In suspected serious cases of misconduct, an employer may suspend an employee pending investigation into the circumstances surrounding the situation. Where the misconduct falls short of potential gross misconduct then the employee should only be suspended if it is absolutely necessary and the period of suspension should be as brief as possible. However, if the employee’s actions are potentially gross misconduct they should be suspended on pay as soon as possible since allowing the employee to continue to work would undermine the “gross” nature of their actions. If an employee is suspended in such circumstances, their contract of employment must continue together with all rights under the contract including payment of salary/wages for time spent on suspension and the accrual of leave entitlements.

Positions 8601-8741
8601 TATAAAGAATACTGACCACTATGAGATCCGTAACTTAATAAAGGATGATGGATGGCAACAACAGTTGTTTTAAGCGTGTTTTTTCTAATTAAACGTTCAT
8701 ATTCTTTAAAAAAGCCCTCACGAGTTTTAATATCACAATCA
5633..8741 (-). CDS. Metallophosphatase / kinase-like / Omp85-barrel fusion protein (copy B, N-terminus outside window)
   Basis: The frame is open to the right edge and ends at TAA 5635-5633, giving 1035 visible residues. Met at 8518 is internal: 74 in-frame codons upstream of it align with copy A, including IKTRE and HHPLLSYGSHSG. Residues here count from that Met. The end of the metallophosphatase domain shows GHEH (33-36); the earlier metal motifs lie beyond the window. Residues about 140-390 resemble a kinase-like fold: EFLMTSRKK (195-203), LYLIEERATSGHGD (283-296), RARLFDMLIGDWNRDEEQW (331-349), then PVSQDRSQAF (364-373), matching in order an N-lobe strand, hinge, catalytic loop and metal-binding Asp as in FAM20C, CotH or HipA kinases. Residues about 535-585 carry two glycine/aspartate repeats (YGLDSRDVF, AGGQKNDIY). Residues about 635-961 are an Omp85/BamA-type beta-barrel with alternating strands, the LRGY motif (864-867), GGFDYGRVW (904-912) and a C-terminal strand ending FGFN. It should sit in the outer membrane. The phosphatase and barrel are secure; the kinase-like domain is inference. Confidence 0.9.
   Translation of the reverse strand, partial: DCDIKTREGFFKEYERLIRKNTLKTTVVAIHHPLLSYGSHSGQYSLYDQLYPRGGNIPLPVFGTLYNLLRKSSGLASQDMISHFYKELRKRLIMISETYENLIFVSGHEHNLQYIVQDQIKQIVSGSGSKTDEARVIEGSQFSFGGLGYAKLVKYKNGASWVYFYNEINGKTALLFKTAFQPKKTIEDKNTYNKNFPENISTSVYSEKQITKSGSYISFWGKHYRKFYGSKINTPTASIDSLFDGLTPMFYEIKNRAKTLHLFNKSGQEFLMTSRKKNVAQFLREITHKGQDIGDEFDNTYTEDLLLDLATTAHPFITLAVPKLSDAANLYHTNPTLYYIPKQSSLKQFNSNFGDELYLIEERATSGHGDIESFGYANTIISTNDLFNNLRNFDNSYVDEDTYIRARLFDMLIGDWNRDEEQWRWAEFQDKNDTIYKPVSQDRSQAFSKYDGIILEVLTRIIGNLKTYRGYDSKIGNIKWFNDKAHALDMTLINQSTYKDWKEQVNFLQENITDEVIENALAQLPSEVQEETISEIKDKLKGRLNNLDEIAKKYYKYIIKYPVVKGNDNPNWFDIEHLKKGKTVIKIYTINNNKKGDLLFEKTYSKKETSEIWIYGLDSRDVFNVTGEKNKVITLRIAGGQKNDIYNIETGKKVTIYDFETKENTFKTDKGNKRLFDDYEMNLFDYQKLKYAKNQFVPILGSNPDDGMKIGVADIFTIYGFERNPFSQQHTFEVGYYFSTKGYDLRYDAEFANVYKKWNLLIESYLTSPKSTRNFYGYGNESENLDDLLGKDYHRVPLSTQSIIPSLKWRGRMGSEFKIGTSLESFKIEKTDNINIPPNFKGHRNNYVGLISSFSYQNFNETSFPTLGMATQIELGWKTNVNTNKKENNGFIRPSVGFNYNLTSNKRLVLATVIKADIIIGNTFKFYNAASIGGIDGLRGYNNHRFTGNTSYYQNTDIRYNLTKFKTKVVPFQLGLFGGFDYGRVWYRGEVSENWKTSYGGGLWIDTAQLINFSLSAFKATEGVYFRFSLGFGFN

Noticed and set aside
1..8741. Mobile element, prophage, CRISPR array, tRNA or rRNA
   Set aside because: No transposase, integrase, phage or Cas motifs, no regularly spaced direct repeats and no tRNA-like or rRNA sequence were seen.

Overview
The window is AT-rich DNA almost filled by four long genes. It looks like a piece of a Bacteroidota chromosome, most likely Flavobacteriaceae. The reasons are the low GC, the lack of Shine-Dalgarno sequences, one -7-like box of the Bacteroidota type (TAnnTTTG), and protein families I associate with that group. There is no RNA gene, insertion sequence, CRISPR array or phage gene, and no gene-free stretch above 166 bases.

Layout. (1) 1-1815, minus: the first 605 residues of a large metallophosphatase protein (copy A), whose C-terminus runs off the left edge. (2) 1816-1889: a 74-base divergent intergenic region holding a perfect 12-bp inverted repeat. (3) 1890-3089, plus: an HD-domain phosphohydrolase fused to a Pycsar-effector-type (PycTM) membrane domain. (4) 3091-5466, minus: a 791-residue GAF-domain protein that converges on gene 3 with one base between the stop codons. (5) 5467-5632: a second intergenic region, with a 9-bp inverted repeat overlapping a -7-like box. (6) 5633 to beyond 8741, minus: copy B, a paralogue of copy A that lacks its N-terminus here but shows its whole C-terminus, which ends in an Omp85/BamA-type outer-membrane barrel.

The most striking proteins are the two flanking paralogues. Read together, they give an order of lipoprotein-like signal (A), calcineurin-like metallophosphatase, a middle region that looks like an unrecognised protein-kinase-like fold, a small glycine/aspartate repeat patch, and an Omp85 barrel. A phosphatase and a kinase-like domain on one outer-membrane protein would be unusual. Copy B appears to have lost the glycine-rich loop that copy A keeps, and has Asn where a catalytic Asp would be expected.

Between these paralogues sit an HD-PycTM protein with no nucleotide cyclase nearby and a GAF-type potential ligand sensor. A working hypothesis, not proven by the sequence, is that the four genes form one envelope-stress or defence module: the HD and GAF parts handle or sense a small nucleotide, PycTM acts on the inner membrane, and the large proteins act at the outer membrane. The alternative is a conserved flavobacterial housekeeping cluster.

Suspension without pay is a potential disciplinary outcome that employers may pursue. However, this is not an advisable outcome as disciplinary outcomes are intended to be “corrective” and “not punitive”. To suspend without pay is simply a punishment and does not demonstrate any effort from the employer to correct the employee’s behaviour and show them where they went wrong. That said, suspension without pay could well be used as an alternative to dismissal where the employer is willing to give the employee one further opportunity to prove themselves when taking into account the employee’s mitigation or their previous clean disciplinary record.